My point is that teachers cannot be judged on their "teaching quality" independent of the myriad factors and influence their classrooms. I know: As a former teacher, I was able to miraculously create excellent lesson plans and have no discipline problems when I was assigned 5 periods of the same honors class; Mere months later I was shockingly unable to create lesson plans or maintain discipline when I was assigned three different subjects along with very difficult students with emotional, learning, and legal problems (e.g., criminal convictions). How would you judge me as a teacher without taking the situation into account?

  36. Correction: I meant to write "create excellent lesson plans" rather than "create lesson plans" in the final paragraph, above.

  37. First look at the new teacher contract in DC over at the City Paper, lets take a look and get ready to discuss - this looks really interesting. Reflective Educator, now you're back up and running (37 posts) can you start a new link. http://www.washingtoncitypaper.com/blogs/citydesk/2010/04/06/dcps-teacher-contract-to-be-unveiled-big-raises-funded-by-65m-in-private-money/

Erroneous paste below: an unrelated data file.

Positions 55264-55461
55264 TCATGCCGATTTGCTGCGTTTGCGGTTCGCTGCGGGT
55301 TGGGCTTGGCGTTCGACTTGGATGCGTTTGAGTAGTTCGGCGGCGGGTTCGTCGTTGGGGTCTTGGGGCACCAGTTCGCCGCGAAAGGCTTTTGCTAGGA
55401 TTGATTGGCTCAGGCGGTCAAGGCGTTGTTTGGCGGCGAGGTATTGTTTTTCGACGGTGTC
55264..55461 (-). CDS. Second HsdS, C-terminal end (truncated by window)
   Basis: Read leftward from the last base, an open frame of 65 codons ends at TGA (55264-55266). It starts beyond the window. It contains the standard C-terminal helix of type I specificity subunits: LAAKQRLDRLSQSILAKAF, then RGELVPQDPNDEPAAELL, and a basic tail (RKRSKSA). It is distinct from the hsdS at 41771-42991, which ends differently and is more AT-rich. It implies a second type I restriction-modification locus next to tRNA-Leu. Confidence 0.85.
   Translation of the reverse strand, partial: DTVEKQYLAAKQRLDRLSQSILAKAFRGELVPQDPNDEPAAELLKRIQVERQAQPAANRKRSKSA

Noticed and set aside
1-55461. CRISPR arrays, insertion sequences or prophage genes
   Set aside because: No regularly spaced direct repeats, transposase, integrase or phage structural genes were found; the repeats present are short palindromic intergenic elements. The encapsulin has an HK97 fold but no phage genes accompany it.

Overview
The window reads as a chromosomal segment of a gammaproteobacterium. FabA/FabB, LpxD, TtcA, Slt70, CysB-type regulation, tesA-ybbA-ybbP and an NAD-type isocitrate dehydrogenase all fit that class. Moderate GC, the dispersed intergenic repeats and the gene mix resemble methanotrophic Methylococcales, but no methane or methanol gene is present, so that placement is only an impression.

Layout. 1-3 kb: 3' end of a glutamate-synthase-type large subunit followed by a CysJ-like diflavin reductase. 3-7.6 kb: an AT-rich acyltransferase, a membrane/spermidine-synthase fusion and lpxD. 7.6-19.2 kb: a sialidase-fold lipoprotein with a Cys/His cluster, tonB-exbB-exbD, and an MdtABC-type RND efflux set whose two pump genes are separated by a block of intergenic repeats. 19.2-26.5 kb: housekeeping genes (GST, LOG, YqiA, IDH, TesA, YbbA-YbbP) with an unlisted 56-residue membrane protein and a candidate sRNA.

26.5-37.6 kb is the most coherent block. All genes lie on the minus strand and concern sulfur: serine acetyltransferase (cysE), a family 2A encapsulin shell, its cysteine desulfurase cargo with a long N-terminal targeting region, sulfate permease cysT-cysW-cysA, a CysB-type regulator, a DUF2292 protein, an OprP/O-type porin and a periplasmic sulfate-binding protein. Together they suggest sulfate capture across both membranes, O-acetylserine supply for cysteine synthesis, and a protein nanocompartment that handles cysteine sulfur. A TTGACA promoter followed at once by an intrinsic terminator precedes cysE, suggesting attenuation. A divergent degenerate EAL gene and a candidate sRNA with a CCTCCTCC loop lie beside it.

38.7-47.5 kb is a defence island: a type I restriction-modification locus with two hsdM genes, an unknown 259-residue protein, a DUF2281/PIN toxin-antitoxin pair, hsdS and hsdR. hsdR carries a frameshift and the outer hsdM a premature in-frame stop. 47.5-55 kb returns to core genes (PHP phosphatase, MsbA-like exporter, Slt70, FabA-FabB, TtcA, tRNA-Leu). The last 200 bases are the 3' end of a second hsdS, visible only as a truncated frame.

38. Anon at 311: Thanks for the link. I'd be happy to post this. It'll be interesting to see how people feel about this as it comes out. The political climate has granted a big victory for Rhee for sure.

  39. For EFav as a starting point in his/her research.


    With kind regards...

    Jason Glass
    Eagle, CO